In some cases, a user of a UE may want to convey a message to another user without actually calling the other user and have a conversation. For example, the first user may not want to disturb or take time to talk with the other user, but may just want to convey the message in a simple and convenient manner. One option is of course to send an SMS or other written message which may however be time-consuming and difficult to do depending on the current situation. It would be much easier to just send a spoken message to a voice-mail box or convey it to the other user's UE in real time, e.g. by means of the known “Push-to-talk over Cellular”, PoC, service. However, this would still require entering the telephone number or other address of the other user which may not be easily available to the first user. It is thus a problem that conveying a written or spoken message to a recipient according to conventional technique requires some additional efforts by the first user. This could be an even greater problem if the first user wants to convey the spoken message to several recipients which basically requires that the message is sent separately to each recipient by entering the telephone number or address of each individual recipient.

Another area associated with similar problems of conveying speech messages to particular recipients is conference calls where voice commands can be used for controlling a conference call. In conference calls, the speakers may use a push-to-talk function by pressing a button on the UE when they want to speak. However, in order to direct a spoken message in a conference call to a particular recipient, it is necessary that the sending user enters a number or address of the recipient. Otherwise, it is common in conference calls that spoken messages are always routed to all registered participants of the conference, which sometimes may not be desirable or suitable.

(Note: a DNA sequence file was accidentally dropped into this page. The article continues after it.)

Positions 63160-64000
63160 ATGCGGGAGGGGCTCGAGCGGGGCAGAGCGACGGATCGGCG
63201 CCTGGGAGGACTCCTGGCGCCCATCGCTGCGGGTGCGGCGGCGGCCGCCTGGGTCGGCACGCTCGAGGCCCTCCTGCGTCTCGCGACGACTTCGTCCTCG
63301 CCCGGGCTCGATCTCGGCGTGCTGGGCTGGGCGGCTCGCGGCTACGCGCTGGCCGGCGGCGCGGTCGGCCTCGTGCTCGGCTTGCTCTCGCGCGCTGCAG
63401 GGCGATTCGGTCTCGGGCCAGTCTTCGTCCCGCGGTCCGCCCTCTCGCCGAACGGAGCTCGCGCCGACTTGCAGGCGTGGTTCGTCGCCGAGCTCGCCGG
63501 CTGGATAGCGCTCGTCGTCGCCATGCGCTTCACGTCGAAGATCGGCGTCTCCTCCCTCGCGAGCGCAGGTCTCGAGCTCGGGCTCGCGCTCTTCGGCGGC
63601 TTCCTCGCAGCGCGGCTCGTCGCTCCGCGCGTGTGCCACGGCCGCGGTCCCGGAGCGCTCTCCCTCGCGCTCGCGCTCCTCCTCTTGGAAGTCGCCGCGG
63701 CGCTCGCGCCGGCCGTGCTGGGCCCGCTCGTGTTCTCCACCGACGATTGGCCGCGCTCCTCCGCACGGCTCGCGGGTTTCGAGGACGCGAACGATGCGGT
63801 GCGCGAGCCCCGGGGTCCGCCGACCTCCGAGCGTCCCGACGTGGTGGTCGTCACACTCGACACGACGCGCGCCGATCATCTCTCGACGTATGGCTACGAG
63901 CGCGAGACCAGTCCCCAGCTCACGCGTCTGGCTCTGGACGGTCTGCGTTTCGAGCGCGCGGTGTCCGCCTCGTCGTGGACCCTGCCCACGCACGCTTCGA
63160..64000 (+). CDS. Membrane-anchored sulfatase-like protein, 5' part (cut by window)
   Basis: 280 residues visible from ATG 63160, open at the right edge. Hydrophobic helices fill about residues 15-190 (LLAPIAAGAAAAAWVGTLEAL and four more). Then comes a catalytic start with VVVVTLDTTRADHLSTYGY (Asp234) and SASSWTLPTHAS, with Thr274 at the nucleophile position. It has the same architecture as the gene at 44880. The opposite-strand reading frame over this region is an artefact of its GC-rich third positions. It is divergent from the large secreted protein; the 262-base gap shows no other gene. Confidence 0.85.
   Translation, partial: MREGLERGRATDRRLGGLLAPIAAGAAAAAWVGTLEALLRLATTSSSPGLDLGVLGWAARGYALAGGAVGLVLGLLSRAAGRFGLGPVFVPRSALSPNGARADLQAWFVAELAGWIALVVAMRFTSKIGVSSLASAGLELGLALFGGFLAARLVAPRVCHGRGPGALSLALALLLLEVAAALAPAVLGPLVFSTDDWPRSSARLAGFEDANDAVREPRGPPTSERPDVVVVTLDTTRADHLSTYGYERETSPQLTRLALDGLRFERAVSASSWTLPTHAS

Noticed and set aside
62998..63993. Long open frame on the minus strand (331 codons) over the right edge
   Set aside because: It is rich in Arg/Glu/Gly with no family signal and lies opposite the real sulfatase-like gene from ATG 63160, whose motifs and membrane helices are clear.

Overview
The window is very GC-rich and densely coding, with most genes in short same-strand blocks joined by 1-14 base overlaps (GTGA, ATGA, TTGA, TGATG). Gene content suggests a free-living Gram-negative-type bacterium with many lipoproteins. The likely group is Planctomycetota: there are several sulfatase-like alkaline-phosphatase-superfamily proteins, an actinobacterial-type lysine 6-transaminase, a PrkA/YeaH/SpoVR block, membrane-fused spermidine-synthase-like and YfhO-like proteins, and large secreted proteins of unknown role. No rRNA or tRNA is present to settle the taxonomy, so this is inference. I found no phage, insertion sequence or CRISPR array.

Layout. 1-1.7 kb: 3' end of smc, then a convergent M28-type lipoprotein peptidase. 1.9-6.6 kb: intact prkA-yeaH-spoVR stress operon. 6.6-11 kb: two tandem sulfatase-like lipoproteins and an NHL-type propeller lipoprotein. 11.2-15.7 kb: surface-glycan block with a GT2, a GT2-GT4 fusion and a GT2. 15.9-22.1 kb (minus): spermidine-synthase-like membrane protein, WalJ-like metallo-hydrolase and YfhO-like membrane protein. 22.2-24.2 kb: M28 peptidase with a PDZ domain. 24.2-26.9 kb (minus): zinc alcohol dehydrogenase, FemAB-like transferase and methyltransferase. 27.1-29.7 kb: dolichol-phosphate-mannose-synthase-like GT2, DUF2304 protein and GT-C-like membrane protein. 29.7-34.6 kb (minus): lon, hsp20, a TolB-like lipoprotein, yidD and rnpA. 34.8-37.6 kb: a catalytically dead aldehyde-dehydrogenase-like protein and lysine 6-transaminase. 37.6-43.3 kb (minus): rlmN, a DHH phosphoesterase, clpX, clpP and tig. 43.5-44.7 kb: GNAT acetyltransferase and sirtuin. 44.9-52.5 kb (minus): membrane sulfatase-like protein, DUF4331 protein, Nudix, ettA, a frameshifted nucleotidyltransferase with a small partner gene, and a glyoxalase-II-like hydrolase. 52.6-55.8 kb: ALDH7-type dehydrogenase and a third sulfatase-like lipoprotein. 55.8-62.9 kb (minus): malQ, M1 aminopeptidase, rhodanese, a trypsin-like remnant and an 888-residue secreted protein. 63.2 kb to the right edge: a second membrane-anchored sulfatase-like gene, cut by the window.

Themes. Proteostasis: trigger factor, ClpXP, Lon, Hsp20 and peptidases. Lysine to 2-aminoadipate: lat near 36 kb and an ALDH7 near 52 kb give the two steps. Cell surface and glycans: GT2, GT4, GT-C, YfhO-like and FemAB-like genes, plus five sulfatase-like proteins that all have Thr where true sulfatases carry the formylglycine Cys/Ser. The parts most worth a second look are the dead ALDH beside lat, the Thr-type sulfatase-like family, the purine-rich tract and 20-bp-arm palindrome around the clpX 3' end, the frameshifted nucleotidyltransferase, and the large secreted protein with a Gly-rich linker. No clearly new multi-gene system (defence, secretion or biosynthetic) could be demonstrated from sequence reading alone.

SUMMARY

It is an object of embodiments described herein to address at least some of the problems and issues outlined above. It is also an object to convey a spoken message to one or more recipients without requiring that a telephone number or other address of the recipient(s) must be used. It is possible to achieve these objects and others by using a method and a message server as defined in the attached independent claims.

According to one aspect, a method is performed in a message server for routing a speech message to at least one recipient in a communication network. In this method, the message server receives the speech message which has been sent from a user equipment in audio form when a sending user has spoken the speech message into the user equipment. The message server then obtains a text version created by speech recognition of the received speech message, and identifies the at least one recipient based on the obtained text version. The speech message is finally routed to the identified at least one recipient.